What is Risk Reduction?

We were asked today - What risk reduction actions can we apply? We share our response below:

Risk management has actions or strategies

  1. Avoid
  2. Mitigate
  3. Transfer
  4. Accept

Risk reduction may be implied from each strategy or used to support one or more strategies. However, first, the entity should identify the outcome from the strategies it is trying to achieve and its objective.

The starting point has to be “your” Risk Appetite (or the managements consensus of the risk appetite – which is typically the lowest common acceptable level and not the head of operations or the operator’s risk appetite). Ask – What risks are inherent in your business or business model?

Some practitioners think risk management is all about risk reduction or as often miss-described as risk optimization. Unfortunately, a good reading of the core text on risk advises that Black Swans exist and occur more frequently than we expect because of our cognitive mental thinking and behaviours.

So whilst I comment below on what each strategy means in the context of risk reduction – because of the inherent interpretation of a manager or third party (like a regulator or judge or the wider society as to what is an acceptable risk reduction action, control or strategy may dictate what is consensus is for a risk reduction action or control required – we still live with the hindsight that the Titanic had not assessed the risk of a multi-hull breach and did not have adequate lifeboats for the passengers and crew). You must be very clear on what is your risk appetite and what is the true risk faced by your firm before you try and engage in risk reduction. There is a level of steady state of risk in the market and the environment. Merely by operating in the market or business environment, you have an exposure to the market level of risk. Trying to reduce your risk below the market level does not reduce your risk. Volatility happens – you can seek risk-reducing actions, but you will still be exposed to a compound function of the frequency and scale of impact from normal volatility in the market/environment. Typically the cost of risk reduction strategies trying to reduce the risk below the market level will exceed the benefit. A classic example of this is post the 2008 market crash, regulators have introduced much higher capital and liquidity controls in banks. We still do not know if the banks over the long term can generate the rewards for shareholders and stakeholders from these additional controls. The new controls/ risk reduction actions on capital and liquidity for banks under BASEL III and etc has created opportunities for rich picking for FINTECH firms, trading houses and alternative lenders.

You can use risk controls to seek to “control” or understand your risk reduction program. However, the risk may still exist or be present and occur more frequently than you would like or expect.

Avoid Risk: Risk reduction here is to not conduct or engage in an activity that exposes you to the risk. I.e. running petroleum transportation services is a dangerous business. I was engaged by an asset financing firm – who effectively to avoid the inherent risk the asset owner faces (joint and several liability with the operator and driver) who made the decision that it was outside their risk appetite and set a risk control to reduce the risk that they would not own, lease or operate fuel trucks or tankers. They would happily engage in the business of other tanker types- food, chemicals, water dowsers, sewage etc.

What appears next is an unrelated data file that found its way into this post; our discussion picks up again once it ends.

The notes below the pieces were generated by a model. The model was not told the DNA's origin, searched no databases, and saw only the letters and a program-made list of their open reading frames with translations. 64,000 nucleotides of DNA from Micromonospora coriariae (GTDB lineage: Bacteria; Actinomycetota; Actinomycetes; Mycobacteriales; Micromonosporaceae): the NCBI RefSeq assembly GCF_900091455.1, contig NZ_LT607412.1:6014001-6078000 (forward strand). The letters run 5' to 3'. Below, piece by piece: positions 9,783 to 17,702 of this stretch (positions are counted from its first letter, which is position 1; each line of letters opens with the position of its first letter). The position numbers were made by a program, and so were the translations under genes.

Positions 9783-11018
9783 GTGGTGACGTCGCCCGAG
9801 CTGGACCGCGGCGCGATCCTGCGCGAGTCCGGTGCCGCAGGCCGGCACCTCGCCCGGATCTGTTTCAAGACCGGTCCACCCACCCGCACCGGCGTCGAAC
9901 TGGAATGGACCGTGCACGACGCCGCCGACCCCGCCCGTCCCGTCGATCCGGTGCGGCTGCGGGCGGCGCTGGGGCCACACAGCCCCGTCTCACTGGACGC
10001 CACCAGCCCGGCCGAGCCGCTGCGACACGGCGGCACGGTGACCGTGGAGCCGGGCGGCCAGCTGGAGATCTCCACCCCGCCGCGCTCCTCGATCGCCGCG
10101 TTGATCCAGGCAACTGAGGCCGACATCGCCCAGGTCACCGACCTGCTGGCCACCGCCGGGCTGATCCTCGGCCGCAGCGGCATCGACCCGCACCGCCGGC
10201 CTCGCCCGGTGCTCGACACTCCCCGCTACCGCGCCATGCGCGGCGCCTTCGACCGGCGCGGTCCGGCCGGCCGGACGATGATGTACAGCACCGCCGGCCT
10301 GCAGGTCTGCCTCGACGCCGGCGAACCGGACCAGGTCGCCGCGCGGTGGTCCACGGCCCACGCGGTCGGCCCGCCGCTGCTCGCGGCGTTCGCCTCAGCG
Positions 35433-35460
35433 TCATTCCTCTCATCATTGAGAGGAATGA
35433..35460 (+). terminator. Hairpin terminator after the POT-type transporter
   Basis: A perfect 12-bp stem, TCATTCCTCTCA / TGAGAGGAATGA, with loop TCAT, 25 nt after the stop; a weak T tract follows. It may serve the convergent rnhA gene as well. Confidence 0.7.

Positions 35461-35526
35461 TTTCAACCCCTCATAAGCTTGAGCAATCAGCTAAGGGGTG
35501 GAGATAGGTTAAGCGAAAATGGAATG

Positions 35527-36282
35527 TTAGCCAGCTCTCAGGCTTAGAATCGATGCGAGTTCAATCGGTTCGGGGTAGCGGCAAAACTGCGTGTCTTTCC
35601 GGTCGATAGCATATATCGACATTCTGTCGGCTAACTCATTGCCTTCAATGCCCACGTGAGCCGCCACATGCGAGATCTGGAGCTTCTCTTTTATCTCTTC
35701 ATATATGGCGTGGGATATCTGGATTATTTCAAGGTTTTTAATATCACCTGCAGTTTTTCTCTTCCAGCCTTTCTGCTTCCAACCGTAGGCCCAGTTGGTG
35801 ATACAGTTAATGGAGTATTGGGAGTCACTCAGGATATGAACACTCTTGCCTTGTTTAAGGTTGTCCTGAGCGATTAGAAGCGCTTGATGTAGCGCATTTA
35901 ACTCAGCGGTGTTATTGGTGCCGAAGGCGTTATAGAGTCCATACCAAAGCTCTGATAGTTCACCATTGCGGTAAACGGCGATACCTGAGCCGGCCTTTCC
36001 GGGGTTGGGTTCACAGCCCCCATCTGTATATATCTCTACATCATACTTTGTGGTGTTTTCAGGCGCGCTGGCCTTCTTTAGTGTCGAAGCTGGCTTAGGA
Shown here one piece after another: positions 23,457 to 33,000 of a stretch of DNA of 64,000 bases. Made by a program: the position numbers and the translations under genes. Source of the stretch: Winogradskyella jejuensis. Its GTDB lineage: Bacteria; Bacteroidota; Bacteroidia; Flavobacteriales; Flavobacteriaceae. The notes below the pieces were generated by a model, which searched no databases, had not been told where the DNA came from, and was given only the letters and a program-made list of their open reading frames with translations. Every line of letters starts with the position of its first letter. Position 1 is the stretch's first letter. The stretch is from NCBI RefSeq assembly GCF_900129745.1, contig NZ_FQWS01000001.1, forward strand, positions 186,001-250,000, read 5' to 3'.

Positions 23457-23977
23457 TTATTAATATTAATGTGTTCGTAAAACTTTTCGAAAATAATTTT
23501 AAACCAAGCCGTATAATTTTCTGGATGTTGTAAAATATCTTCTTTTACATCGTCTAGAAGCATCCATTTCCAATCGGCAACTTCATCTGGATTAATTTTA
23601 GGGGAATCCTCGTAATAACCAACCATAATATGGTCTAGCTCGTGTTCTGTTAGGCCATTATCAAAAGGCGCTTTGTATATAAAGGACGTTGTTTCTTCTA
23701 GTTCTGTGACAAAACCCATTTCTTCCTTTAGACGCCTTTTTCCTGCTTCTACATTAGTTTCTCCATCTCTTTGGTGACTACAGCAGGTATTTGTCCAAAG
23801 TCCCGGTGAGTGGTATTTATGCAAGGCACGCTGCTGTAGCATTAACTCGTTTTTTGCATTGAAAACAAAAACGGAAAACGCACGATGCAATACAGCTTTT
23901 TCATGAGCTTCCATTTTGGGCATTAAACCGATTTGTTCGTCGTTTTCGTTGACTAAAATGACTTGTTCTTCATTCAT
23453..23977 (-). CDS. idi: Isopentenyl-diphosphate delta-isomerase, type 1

Mitigate: Risk reduction here accept the risk, but to impose actions, criteria or controls to contain or mitigate the risk. In my prior example an owner or operator may consider several actions / controls to mitigate the risks attaching to petroleum transportation [effectively to keep the risk within a lower risk appetite to control frequency and/or impact of the risk arising] Actions – special training for drivers to handle dangerous loads, regular training to ensure loading and unloading of the product follows strict specific safety rules (clear the forecourt, no smoking, adequate ventilation, one tanker on a forecourt at a time, pump pressures, dispensing and loading rules), higher frequency of maintenance and safety checks on the tankers, pressure venting, speed limits, regular cleaning of the tanks, [at each end plus the transportation unit (and the additional safety training and procedures required for tank cleans), pre-check safety all planned road trips to ensure the road surface can cope with the tankers weight – distribution – adequate bridge clearances – no tight bends in the road – traffic volumes and time of day – planned road works, pre-check weather conditions and operational rules when to suspend deliveries, rules on loads and what fuel is loaded [diesel, parafin, regular petrol and hi-octane will each have different rules), no passengers on plane when dispensing into a airplane, build the tankers with special design to stop back pressure, use of special steels and alloys, shorter term operational life than asset life. etc).

Transfer: Understand the firm has a risk, but the appetite might not be there. risk reduction action examples – whether you trade on imports and exports under CIF or FOB. Or to reduce the risk the firm engages a specialist carrier to transfer the risk exposure – this could be outsourced operations to specialist operator, as skills are not in-house – let a specialist carrier conduct the transportation – You will find most large independent fuel garages and airports don’t try and collect petroleum from the depot/refinery – they rely on specialist carriers. They still have a risk – you are responsible for the goods in the tanker ( as many large independent fuel stations are), but they engage a specialist to complete the transportation. Note: if the firm only pays for fuel delivered at the service station delivery point the entity has followed the risk reduction strategy of Risk Avoidance – accepting on dispensed fuel into the entities local owned tank.